Almere, Rotterdam, Naarden, 2007
Almere, the youngest and fastest-growing city in the Netherlands, is an urban construct. After a section of the IJsselmeer was drained, the first settlements were established on the Flevoland polder starting in 1975. Today, more than 190,000 people live in Almere. It is no coincidence that in this series Matthias Hoch trains his gaze on the ground – on the newly gained and reclaimed piece of land.
In the city center, which is dominated by a shopping complex and an oversized parking garage, an oasis of repose has been created: an island surrounded by a canal. To ensure that the shallow water doesn’t stagnate, jets have been installed to make it circulate around the island. In another picture, we see a playground with a ground cover of green synthetic material; a white concrete element replaces the stone, rock or cave one might find in nature.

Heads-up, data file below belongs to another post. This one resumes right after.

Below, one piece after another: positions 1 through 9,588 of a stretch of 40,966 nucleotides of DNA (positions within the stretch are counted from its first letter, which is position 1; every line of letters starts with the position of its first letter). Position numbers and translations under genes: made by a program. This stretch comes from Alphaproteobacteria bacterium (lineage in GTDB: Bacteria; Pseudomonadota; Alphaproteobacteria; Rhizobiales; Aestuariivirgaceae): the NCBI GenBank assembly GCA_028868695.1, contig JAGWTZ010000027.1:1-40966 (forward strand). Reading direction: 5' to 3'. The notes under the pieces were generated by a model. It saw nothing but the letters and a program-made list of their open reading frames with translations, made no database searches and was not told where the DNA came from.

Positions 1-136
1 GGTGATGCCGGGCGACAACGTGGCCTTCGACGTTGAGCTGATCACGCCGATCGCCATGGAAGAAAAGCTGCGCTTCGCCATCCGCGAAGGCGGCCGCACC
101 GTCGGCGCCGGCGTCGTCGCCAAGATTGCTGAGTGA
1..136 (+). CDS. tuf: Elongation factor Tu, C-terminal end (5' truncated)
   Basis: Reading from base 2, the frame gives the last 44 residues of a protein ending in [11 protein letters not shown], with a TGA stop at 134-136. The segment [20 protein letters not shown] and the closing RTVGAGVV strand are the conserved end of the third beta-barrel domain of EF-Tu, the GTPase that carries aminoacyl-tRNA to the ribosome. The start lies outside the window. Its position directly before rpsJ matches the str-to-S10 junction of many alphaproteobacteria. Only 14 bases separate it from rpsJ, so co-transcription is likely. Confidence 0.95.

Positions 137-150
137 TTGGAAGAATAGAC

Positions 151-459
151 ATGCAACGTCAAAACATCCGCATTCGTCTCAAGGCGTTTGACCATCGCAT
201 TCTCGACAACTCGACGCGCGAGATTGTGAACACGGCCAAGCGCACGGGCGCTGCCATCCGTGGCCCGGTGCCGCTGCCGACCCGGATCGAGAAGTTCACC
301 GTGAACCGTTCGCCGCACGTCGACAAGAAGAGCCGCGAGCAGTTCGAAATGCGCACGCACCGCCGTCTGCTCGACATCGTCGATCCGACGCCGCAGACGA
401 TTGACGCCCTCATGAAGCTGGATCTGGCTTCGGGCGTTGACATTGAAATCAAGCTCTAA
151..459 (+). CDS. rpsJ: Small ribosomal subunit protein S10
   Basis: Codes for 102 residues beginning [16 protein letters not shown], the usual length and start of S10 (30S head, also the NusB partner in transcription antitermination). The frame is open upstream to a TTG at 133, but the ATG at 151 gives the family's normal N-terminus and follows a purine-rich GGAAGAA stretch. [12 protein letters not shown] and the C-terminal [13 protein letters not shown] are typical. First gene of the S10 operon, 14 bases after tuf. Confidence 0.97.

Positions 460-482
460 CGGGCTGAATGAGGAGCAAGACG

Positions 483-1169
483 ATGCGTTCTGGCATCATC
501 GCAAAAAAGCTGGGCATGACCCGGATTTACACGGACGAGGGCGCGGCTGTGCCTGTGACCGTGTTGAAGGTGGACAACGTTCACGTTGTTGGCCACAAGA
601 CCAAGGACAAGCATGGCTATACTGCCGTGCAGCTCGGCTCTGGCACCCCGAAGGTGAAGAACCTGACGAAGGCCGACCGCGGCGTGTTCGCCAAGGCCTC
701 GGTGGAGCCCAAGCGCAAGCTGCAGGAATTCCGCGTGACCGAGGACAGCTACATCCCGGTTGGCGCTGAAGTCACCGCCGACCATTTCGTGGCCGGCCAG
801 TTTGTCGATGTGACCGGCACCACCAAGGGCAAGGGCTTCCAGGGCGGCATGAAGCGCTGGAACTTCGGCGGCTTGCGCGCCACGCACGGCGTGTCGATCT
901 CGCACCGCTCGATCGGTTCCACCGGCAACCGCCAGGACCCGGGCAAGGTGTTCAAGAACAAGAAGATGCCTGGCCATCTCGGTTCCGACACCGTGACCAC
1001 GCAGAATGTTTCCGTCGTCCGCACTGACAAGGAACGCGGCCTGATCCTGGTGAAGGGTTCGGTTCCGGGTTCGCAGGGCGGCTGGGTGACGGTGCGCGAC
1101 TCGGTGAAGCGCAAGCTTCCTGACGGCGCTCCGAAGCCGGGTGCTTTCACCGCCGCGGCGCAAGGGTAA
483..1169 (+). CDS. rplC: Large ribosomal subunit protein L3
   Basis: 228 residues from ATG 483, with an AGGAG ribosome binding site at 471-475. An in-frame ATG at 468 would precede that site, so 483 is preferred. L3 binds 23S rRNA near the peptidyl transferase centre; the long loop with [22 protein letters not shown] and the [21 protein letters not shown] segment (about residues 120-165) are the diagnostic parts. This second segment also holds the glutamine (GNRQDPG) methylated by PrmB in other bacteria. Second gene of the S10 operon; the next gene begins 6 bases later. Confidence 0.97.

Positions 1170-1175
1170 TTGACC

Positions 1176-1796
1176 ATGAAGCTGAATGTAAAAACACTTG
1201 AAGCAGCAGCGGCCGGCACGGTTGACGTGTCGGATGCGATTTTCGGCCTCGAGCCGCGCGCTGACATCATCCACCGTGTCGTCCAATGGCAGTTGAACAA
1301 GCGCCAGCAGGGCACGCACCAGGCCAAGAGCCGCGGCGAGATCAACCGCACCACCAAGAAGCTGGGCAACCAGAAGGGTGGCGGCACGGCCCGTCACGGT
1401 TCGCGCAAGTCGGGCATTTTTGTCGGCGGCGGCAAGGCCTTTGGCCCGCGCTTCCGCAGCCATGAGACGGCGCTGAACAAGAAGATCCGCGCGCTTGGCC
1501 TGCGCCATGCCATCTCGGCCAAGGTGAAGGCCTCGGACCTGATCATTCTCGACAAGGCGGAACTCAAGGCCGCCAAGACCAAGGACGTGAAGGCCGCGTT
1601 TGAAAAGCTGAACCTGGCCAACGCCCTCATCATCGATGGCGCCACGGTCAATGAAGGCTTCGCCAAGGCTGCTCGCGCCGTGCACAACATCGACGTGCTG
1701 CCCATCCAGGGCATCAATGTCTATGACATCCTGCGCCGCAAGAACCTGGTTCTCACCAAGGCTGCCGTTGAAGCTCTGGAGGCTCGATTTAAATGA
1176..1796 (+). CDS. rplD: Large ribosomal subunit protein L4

“I look for visual codes that shape a city. Almere is for me a place that inspires a love/hate reaction, where developments have been anticipated rather than coming about on their own. Some things can be discerned here more clearly than elsewhere, and that makes me productive. On the other hand, I can literally feel the one-dimensionality of this city, the lack of layers of old and new that make cities that have developed organically so interesting.” (MH)
See also: Suburban Peripheries, a text by Aimée Reed, published in: Matthias Hoch, Almere, Rotterdam, Naarden, Leipzig, exhibition catalogue. Edited by Dogenhaus Galerie Leipzig; Galerie Akinci, Amsterdam; Rena Bransten Gallery, San Francisco; Rocket Press London, 2008.